Strong wind tore off his hat and carried to the river. The man tried to run after it, but slipped and ugly stretched out on the damp grass in his expensive gray coat. His business case was thrown to the side and open. Several sheets of paper fell on the grass and were ready to go after the hat, but Ivan Pavlovich, like a wounded lion, rushed to the case and pressed it to his chest. And then the rain began.

Leaving wet hat and hopelessly stained coat in the hall, Ivan Pavlovich opened his briefcase with trembling fingers. These papers he couldn’t loose in any case! Everything depended on them! These thoughts only intensified the trembling in his hands, and Ivan Pavlovich decided to count to ten to calm down. One … two … three … four … it usually helped, but this time the nervousness was not going away for some reason. A window in the kitchen slammed loudly. “Thieves?!” Ivan Pavlovich’s heart died within him and he ran for valerian.

A young man with almost white hair wearily closed the doors of a small supermarket. Today stiffly polite smiles of cashiers and gray-black jackets of buyers flashed before his eyes the whole day, again. His ears were not buzzing: this late hour the adjacent street was almost silent. Well, at least his aunt’s apartment was very close: most of all he wanted to get some sleep.

After checking all the locks and alarms, Vanya went to the flickering lights of hi-rise building on the horizon. Looking down at his feet, he tried not to think: if even for a second he thought about the past he couldn’t sleep all night. So he had to count steps or listen to the wind buzzing in the trees.

Ivan Pavlovich was deciding whether to dry or iron the damp papers. The seal was almost not affected, but his dignity would certainly suffer if tomorrow he shows the papers in this state to his boss. “Maybe a press of a couple of encyclopaedias would help…?” he thought suddenly. “No, iron is better! I need to find an iron!”

The road washed by the rain was glistening in the soft light of street lamps. Coming closer to the building, Ivan noticed a group of young men, chattering in the darkness at the entrance. “Do you have a cigarette?” one of them stepped forward and looked defiantly at Ivan. “I don’t smoke” Ivan replied calmly, standing at gaze. “No means no,” the stranger effaced and stepped back into the darkness. “Wimp!” he heard from there.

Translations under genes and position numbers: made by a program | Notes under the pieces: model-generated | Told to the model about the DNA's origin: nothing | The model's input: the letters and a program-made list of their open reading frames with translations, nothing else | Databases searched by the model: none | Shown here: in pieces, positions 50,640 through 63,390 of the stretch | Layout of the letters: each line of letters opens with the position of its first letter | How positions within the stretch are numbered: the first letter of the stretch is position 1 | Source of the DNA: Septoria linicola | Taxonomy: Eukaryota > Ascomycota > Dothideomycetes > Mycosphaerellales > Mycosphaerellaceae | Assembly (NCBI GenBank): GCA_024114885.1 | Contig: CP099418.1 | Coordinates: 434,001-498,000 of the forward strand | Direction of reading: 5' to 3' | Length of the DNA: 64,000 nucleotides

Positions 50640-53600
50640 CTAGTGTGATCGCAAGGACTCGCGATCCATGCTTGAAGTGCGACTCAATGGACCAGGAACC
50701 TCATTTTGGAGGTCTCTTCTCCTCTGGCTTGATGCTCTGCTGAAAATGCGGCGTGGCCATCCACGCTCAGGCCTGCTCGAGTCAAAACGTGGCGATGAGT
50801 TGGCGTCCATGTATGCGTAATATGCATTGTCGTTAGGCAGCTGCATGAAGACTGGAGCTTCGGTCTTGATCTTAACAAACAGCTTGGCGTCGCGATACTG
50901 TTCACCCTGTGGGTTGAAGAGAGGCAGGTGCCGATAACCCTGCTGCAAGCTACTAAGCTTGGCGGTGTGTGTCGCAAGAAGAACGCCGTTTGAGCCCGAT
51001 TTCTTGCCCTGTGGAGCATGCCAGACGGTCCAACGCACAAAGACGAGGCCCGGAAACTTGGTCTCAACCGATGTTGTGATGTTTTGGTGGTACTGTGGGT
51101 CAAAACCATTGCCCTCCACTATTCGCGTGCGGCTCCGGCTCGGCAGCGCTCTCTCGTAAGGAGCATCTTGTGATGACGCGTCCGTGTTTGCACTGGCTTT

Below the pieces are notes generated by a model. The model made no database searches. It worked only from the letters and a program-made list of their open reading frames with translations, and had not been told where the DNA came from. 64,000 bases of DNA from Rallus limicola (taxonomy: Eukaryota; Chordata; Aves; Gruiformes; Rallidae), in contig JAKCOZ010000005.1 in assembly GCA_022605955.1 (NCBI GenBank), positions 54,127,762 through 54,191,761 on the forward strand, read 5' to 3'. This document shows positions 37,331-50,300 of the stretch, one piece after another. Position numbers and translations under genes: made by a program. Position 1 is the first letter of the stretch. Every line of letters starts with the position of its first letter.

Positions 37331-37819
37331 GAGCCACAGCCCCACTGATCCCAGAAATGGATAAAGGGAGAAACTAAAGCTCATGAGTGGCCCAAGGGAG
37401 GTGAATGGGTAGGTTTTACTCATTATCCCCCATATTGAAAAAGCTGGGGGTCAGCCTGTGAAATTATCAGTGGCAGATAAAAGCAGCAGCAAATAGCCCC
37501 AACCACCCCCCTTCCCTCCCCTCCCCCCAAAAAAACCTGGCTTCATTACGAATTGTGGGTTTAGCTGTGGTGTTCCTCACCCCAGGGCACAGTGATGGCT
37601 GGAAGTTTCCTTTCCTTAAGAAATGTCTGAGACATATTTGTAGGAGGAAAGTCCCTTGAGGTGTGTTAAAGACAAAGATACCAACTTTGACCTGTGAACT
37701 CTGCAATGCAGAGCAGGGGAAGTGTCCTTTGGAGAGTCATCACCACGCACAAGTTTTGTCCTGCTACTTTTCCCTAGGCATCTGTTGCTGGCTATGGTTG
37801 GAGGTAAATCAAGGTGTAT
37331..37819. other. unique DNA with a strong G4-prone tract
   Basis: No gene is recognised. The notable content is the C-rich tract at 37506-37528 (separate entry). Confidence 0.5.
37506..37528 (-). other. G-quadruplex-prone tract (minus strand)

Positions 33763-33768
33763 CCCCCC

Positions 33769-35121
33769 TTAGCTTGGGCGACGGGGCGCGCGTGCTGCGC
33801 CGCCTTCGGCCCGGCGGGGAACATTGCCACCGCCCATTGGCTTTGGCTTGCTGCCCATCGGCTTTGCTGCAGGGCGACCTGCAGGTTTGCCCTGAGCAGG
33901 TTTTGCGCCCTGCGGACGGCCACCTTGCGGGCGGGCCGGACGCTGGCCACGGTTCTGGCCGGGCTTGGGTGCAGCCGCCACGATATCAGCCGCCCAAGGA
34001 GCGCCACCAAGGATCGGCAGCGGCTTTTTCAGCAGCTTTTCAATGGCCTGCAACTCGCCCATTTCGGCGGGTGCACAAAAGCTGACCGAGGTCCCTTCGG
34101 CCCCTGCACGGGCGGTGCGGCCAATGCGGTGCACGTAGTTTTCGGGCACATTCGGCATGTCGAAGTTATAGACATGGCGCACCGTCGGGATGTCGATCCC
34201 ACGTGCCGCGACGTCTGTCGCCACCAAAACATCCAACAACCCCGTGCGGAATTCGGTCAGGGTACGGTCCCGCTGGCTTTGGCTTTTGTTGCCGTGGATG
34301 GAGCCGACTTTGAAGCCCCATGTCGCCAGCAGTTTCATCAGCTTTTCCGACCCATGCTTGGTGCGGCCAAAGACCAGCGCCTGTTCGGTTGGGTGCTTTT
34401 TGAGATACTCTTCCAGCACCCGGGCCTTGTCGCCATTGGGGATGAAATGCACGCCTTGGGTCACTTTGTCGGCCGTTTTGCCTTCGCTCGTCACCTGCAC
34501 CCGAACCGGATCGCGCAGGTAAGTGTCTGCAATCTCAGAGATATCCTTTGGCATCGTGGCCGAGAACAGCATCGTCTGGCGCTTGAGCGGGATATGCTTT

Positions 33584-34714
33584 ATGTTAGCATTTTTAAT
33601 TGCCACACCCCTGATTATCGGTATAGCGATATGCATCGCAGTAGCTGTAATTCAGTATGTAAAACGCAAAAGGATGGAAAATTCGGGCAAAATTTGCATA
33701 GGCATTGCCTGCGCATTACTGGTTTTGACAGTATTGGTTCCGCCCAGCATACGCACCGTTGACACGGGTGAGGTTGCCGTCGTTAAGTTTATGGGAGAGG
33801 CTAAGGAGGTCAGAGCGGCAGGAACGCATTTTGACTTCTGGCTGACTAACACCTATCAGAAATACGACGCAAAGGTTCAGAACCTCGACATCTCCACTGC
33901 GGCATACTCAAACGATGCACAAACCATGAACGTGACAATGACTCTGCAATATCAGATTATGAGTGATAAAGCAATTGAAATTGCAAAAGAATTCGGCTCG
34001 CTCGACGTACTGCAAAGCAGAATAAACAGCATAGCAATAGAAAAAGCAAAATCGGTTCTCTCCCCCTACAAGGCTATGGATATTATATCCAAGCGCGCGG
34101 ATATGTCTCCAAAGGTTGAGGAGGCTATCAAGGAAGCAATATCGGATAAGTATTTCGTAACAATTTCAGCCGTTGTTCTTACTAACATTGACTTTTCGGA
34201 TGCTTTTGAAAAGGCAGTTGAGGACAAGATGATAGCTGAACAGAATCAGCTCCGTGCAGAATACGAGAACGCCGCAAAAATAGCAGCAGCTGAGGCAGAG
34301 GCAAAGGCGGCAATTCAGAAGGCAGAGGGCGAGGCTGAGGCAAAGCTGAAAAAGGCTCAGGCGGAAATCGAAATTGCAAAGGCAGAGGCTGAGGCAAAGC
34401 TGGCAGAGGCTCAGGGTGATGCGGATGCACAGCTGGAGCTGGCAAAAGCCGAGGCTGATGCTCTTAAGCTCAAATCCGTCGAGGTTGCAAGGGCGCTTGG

Opening his aunt’s apartment on the seventh floor, Ivan bitterly thought that there are more and more such bands in the city. Maybe this was his future too if the family decides that they don’t want to see him here anymore. Of course, they liked him, maybe even respected for his military achievements. Of course, he pays them, but it’s not the money that they could get from the usual rent. “Young man!” a face of a neighbour suddenly appeared from the opposite apartment: “Will you lend me an iron?” Such a strange request confused Ivan for a second. He stood in the doorway, trying to remember if there was such a thing in the apartment. “Yes, one second” he said, and disappeared into the darkness.

Ivan Pavlovich ironed important papers very carefully, through several layers of white sheets. Steam iron leveled long lists of names, levelling Ivan Pavlovich’s confidence in the future. “And why those papers had to get wet?!” he thought, annoyed: “It would better be anything else, even the drafts with the excluded names of those thwart people with whom they couldn’t make arrangements!” But as the documents with the names of veterans who were awarded with apartments looked better, Ivan Pavlovich became more and more calm. To the third sheet he became himself and his cheeks again acquired a natural pink color. At the same time Ivan – a man from the document with excluded names was finally able to sleep in the next door apartment. His thoughts were entirely occupied by a strange neighbour, and for the first time lately he could have a real restful sleep, like before the war.

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